The third email includes links to all three again. Remember that people are unpredictable. Just because someone didn’t engage with me on social media after the first try doesn’t mean that they won’t do so if prompted again. Some people are wary, careless, or just plain busy, which is why it works for me to reach out a second time.
But that’s not all. I also utilize an awesome WordPress plugin to redirect first-time commenters to this page, within which they are given another opportunity to join the forums or follow me on social media. It makes sense to do this, since commenters are more engaged than your average reader.
The Art of Prioritization
I think that I have managed to create a website that encourages email subscriptions, but doesn’t do so in an overbearing manner. It also manages to promote other means of following, but only when doing so does not overshadow my main objective. I centered my strategy on my goals, and I remembered that my readers are people, too.
So far, the results have been highly encouraging and I am delighted with the outcome.
There are, no doubt, ways in which I can improve upon what I’ve done and I’ll certainly be looking to do so in the future. Few people (or websites) are perfect, so I do my best to always be on the look out for improvements.
With that in mind, I’d love to get your feedback in the comments section. What do you think about the new design and its efficacy? Do you have any suggestions for improvement? Let us know in the comments section below!
PS. Did you know we currently have 50 % off domain listings? Start your auction right now.
Photo credit: Steve Jurvetson
Every web entrepreneur loves John Lee Dumas—or at least that’s how it seems to us.
John’s EntrepreneurOnFire.com blog hosts a seven-day-a-week podcast, in which he personally interviews entrepreneurs and experts from all over the web. He also publishes a blog, produces ebooks and other resources, and manages the passionate, inspired and inspiring Fire Nation Elite community.
It’s exhausting just to think about! What the heck is his secret? This week, I got the chance to find out in a quick Q&A session with the man himself.
John, you’ve interviewed more than 300 entrepreneurs. You produce a weekly podcast, you’ve created a dedicated EntrepreneurOnFire app, and you also create ebooks and other resources for your followers. Where on Earth do you find the time?!
I am an extremely efficient person, and I’m a big believer in the idea that “the task will expand to the time allotted”. Therefore, I allot my time wisely and make the most of what I’ve got!
An example is my batching method for the podcast. With a seven-day-a-week podcast, some might think that I’m literally on the line with a new Entrepreneur every single day recording one more episode. Truth be told, I have about 30 episodes scheduled out in LibSyn right now. That’s because every Monday I do eight interviews, starting at 8am, and ending at 5pm.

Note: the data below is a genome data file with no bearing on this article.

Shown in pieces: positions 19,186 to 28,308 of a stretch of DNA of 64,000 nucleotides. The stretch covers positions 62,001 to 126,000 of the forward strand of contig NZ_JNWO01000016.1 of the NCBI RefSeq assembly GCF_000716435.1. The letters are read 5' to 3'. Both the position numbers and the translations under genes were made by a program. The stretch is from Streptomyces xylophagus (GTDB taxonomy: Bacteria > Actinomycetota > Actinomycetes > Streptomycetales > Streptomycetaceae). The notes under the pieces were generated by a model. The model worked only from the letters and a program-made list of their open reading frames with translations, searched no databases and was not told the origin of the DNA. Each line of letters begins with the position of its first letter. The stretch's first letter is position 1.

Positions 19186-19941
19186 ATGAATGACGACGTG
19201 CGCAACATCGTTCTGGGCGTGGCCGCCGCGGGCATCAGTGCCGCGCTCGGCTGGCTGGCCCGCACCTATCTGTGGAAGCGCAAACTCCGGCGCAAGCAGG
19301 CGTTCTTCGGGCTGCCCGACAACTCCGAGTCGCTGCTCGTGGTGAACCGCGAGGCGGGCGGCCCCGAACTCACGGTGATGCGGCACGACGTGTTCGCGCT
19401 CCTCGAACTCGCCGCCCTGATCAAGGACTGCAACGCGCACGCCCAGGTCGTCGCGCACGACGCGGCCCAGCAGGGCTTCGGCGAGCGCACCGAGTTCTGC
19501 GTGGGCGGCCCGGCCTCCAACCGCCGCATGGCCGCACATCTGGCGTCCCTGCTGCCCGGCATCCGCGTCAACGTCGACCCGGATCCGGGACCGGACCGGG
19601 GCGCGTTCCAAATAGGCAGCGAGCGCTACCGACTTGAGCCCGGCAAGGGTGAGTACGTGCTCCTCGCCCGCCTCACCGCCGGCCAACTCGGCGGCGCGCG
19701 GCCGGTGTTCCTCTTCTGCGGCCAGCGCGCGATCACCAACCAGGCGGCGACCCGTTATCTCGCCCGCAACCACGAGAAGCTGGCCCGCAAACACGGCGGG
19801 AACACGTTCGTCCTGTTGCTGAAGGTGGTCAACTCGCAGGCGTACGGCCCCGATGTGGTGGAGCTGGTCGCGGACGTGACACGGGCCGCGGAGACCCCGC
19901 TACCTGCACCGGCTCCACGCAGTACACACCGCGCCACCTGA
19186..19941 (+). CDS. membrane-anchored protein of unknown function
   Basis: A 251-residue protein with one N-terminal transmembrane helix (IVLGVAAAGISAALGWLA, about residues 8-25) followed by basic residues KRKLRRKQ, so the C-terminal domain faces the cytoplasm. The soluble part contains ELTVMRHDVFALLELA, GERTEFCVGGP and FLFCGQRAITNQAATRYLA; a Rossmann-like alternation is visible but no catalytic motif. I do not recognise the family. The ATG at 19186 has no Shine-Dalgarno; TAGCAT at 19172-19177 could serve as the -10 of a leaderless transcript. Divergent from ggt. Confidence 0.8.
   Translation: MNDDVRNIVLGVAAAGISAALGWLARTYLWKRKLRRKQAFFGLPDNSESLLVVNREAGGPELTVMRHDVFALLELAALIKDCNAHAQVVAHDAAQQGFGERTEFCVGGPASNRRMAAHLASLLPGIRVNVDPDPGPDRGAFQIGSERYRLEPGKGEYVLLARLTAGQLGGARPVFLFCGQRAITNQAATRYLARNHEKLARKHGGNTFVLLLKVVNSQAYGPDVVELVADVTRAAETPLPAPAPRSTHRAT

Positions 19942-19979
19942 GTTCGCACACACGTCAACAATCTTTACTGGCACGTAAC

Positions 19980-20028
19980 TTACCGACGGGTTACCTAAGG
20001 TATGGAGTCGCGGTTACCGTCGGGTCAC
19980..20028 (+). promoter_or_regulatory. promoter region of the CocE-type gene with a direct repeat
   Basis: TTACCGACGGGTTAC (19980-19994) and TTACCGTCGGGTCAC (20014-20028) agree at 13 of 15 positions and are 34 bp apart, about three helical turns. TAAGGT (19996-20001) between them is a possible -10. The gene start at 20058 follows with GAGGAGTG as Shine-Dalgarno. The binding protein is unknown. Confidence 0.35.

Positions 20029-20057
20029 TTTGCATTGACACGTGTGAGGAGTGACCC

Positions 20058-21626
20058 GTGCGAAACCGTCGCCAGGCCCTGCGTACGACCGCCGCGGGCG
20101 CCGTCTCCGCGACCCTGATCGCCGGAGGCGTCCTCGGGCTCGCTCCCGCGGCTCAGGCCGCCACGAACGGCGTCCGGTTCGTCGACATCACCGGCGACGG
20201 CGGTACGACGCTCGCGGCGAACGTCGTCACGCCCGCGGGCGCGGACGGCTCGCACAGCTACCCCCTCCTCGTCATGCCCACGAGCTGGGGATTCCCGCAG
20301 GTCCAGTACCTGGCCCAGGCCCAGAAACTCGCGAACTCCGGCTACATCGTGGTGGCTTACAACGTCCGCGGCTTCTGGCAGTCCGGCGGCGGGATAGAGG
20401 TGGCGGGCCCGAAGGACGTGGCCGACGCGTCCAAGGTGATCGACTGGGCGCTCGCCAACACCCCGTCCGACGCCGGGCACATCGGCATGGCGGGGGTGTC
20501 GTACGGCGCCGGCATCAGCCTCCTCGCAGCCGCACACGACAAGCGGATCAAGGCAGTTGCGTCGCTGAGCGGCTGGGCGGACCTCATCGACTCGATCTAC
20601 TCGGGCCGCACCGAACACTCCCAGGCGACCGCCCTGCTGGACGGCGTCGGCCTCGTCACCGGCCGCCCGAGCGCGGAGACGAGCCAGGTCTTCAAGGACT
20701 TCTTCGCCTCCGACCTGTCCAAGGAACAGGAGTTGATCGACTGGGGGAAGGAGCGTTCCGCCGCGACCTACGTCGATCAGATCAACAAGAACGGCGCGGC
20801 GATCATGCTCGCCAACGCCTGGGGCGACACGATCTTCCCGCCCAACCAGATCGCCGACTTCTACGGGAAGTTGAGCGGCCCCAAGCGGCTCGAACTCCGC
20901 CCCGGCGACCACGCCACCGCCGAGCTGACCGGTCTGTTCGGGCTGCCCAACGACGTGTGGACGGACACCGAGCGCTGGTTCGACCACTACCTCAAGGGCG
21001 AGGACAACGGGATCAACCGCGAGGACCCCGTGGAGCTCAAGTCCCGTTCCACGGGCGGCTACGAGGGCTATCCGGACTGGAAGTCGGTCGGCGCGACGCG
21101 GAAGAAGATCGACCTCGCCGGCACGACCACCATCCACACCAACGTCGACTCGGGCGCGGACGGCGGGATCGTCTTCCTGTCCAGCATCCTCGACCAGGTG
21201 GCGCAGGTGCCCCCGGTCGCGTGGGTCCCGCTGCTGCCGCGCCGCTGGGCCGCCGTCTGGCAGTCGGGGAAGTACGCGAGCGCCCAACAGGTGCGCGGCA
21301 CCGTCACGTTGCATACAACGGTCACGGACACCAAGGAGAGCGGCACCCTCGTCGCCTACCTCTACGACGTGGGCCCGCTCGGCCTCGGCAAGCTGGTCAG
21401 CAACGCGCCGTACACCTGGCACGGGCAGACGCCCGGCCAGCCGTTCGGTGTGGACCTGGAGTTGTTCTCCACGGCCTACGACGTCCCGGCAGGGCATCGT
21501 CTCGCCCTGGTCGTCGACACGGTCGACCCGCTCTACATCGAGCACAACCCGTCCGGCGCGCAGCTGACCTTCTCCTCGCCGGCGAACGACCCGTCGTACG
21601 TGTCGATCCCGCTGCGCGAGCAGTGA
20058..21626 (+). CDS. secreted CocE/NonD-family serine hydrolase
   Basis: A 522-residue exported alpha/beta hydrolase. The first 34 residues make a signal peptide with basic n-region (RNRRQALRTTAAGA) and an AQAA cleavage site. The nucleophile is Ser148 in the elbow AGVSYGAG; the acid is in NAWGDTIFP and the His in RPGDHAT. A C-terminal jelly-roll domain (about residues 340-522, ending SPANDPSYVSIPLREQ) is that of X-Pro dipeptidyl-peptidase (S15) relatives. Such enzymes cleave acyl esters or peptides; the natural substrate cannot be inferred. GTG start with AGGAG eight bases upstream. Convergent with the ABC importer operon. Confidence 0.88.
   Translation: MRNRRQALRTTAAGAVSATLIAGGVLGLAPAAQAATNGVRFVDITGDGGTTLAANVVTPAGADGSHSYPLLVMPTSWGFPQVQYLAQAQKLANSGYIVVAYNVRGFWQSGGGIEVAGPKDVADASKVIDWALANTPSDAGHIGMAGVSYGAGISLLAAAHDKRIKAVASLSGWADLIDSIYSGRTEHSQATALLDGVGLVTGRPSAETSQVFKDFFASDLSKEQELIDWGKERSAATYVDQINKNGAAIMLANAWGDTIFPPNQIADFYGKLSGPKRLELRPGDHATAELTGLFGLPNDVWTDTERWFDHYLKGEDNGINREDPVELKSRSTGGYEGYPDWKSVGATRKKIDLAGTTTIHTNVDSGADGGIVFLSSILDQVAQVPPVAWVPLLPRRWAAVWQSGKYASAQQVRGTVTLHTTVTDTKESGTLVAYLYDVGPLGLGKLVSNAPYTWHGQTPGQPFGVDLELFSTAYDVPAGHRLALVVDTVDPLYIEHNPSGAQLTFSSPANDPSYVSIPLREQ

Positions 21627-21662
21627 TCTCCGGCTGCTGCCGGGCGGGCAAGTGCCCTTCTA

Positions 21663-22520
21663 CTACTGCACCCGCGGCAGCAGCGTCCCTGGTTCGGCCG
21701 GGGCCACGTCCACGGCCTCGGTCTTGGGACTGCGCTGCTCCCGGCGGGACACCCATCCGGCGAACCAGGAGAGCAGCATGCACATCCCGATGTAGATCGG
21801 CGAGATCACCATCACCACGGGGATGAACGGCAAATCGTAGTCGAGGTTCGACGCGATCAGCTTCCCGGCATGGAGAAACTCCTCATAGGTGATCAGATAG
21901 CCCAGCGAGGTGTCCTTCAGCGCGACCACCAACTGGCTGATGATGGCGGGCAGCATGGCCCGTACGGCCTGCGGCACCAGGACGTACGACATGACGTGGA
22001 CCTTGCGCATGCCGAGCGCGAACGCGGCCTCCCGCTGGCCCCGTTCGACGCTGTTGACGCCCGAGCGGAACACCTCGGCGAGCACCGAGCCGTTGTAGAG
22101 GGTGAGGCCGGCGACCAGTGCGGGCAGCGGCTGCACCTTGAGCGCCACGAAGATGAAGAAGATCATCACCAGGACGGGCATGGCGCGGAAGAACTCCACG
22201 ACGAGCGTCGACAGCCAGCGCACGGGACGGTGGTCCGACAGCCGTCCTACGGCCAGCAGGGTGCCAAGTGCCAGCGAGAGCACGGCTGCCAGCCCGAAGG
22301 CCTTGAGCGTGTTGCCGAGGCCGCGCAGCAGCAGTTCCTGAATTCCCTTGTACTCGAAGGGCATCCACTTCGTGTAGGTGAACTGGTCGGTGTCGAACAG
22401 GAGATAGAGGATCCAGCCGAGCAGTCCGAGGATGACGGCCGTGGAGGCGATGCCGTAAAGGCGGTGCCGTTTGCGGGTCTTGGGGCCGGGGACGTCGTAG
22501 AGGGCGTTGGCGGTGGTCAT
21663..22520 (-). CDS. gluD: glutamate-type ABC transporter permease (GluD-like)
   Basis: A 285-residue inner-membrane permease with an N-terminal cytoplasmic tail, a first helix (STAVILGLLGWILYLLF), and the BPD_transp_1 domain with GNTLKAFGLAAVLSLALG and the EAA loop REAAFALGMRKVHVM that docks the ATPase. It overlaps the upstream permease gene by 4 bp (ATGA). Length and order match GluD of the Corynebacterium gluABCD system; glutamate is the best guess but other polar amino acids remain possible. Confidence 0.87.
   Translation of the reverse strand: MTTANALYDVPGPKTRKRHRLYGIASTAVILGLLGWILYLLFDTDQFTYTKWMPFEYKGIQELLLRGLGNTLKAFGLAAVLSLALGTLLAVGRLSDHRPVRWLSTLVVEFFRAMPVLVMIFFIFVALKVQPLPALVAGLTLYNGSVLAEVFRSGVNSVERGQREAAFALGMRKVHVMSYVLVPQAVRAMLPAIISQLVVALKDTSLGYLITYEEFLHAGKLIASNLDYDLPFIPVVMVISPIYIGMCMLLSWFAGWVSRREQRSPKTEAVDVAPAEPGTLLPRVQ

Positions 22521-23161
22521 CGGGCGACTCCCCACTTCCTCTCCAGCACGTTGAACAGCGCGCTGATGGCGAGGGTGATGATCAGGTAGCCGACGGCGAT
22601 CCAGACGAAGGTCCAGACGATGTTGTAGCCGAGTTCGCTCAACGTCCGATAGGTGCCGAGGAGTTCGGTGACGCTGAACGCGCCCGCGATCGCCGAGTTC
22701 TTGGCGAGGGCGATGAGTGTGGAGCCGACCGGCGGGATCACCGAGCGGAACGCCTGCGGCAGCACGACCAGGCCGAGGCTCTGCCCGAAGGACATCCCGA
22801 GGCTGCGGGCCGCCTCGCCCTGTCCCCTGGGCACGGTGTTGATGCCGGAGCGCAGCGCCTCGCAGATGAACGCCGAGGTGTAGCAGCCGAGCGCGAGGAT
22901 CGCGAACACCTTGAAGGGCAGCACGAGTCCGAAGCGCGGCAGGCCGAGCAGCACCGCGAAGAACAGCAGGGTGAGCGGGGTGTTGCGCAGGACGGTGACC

I then spend the rest of my Monday night editing every one of those episodes. Come Tuesday, my week is free of the “episode portion” of the business so I can concentrate on the other things you’ve mentioned like ebooks, social media, Fire Nation Elite (my elite mastermind group) and other resources.
Wow, that really is efficient! I know you also have a team, which must help with that too. Can you tell us a bit about them and what they do?
I currently have one Virtual Assistant working for me from the Philippines, who I found through Chris Ducker’s VirtualStaffFinder. She’s awesome. I pretty much delegate anything to her that is a repetitive task. So, she does a lot of the scheduling for our social media posts, helps me create the skeleton for my show notes pages, and creates things like the pretty links for every guest’s page on the site.
I also have a partner in the business, Kate Erickson, who is the Content and Community Manager for EntrepreneurOnFire. She writes our blog, creates all of our content for the website (our giveaways, for example), manages our marketing campaigns/CRM and is the lead on Fire Nation Elite, our mastermind group. She’s also my girlfriend, so finding her was pretty easy!
Aha! Well, it sounds like you’ve got a pretty smooth-running team there. I’m getting the impression that process is really important to your ability to get things done, but also to the quality of your output. Is that true?
Yes, it’s absolutely important in terms of getting everything done. Without the batching of the interviews, for example, I wouldn’t be able to accomplish all that I do.
But just because I batch doesn’t mean I slack on quality—that’s number one for me.
I’ve ensured that I have the best possible set up with the best possible audio, and I do every edit myself. Quality is very important to me. The process supports my goals in that it affords me the time during the rest of the week to get other important stuff done for the business, like creating resources and products for my audience.
Well, let’s talk about audience. Your business is pretty heavily niche-focused. How important do you feel it is to have deep experience within one niche in your success?
Niching is so important—it’s required. If you don’t know exactly who you’re speaking to, then you’re speaking to no one.
I think that dedicating yourself to becoming better at what you do every day is the most important thing—always be ready to learn. When I started EntrepreneurOnFire I didn’t know how to conduct an interview. I didn’t even know how to record a podcast. It was through my relentless dedication to, and passion for the process that both interviewing and podcasting have become skills of mine.
So I think it’s more about the depth of your skill (knowing exactly what you want to be known for, and dominating that) rather than breadth.